I want to default to a trust in God so deep that I am kept in perfect peace by keeping my mind on God. (Isaiah 26:3)

I have realized that I have created an idol out of my home and relaxed no fuss life. I have realized that our home here in Washington, and everything it brings with it, ease, comfort, peace, contentment, has replaced trusting in God and God alone for comfort, peace, and contentment.

The fact that my life felt chaotic and stressful due to a potential change in my immediate circumstance made me realize that am dealing with an idol I have produced in my heart. 

My idol or idols are the very things God has graciously blessed me with.
A home. The ability to home school my children MY way. Time. Peace and quiet. My husband. A quiet non chaos life. Green grass. Tepid and extremely comfortable weather. People. Grocery stores. 

None of these things are bad in of themselves. They are actually all quite good.

All of these things are good and wonderful gifts from my Father who loves me. I know that. 

Yet...due to the idol making factory of my heart, I have easily turned God's gifts into something I use to give me peace of mind.  

I am thankful that God has allowed me to figure this out.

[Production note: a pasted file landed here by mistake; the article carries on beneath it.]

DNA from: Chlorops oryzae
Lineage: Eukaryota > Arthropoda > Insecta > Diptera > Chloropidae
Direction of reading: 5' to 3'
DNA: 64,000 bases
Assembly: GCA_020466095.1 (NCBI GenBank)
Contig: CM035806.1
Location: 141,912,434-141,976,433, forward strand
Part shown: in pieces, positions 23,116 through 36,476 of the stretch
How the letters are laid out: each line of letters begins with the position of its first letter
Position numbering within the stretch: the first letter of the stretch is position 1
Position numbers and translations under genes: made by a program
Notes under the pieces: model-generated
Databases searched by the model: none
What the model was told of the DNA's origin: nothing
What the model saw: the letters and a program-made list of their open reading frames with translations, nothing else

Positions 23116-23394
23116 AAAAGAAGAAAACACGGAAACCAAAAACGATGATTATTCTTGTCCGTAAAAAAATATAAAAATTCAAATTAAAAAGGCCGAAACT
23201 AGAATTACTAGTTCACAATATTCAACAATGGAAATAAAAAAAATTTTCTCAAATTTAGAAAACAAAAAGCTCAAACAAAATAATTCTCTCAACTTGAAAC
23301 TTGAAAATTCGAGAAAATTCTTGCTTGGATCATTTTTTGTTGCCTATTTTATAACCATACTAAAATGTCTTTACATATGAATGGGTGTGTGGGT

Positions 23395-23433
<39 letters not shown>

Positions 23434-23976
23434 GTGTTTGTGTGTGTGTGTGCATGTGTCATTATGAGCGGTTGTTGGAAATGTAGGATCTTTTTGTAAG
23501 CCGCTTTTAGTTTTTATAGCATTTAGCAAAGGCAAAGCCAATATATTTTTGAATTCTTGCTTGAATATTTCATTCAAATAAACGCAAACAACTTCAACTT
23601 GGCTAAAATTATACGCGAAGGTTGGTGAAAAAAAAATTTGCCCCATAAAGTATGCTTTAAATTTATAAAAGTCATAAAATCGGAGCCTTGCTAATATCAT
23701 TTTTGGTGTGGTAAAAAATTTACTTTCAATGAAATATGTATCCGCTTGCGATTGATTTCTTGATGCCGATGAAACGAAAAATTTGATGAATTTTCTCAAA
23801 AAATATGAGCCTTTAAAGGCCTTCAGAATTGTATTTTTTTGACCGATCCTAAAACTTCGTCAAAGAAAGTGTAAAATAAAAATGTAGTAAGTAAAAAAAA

Yesterday, we found out that due a mix up my hubby does not have to go to New Mexico for training. I am relieved....but not because we don't have to go......ok...maybe I am just a little bit relieved....

However....I am more relieved that God showed me what was in my heart. I am more relieved that God did not leave me alone to dwell in my anxiety but instead reminded me that He is my peace, He is my security, He is my home. 

So.....with that said.....do you know what your idols are? 

Most of us don't. 

Whenever we think of idols we tend to think that it's what other people do, typically people from other countries, when they bow down in a prostrate posture in front a statue or carved image. Christians will tend to believe they are far better off than the outright idol-bow-ers. 

Christians will also tend to think of idolatry when they see people spending lavish amounts of money on goods and services. They say these people worship money and the status they receive. Christians will assume they are far better off than those that worship money. 

There is even a tendency for people to worship or idolize sports figures or sports in general. Of course, Christians will not admit to idolizing sports figures or sports in general and simply view their love of sports as a "fleeting superficial enjoyment".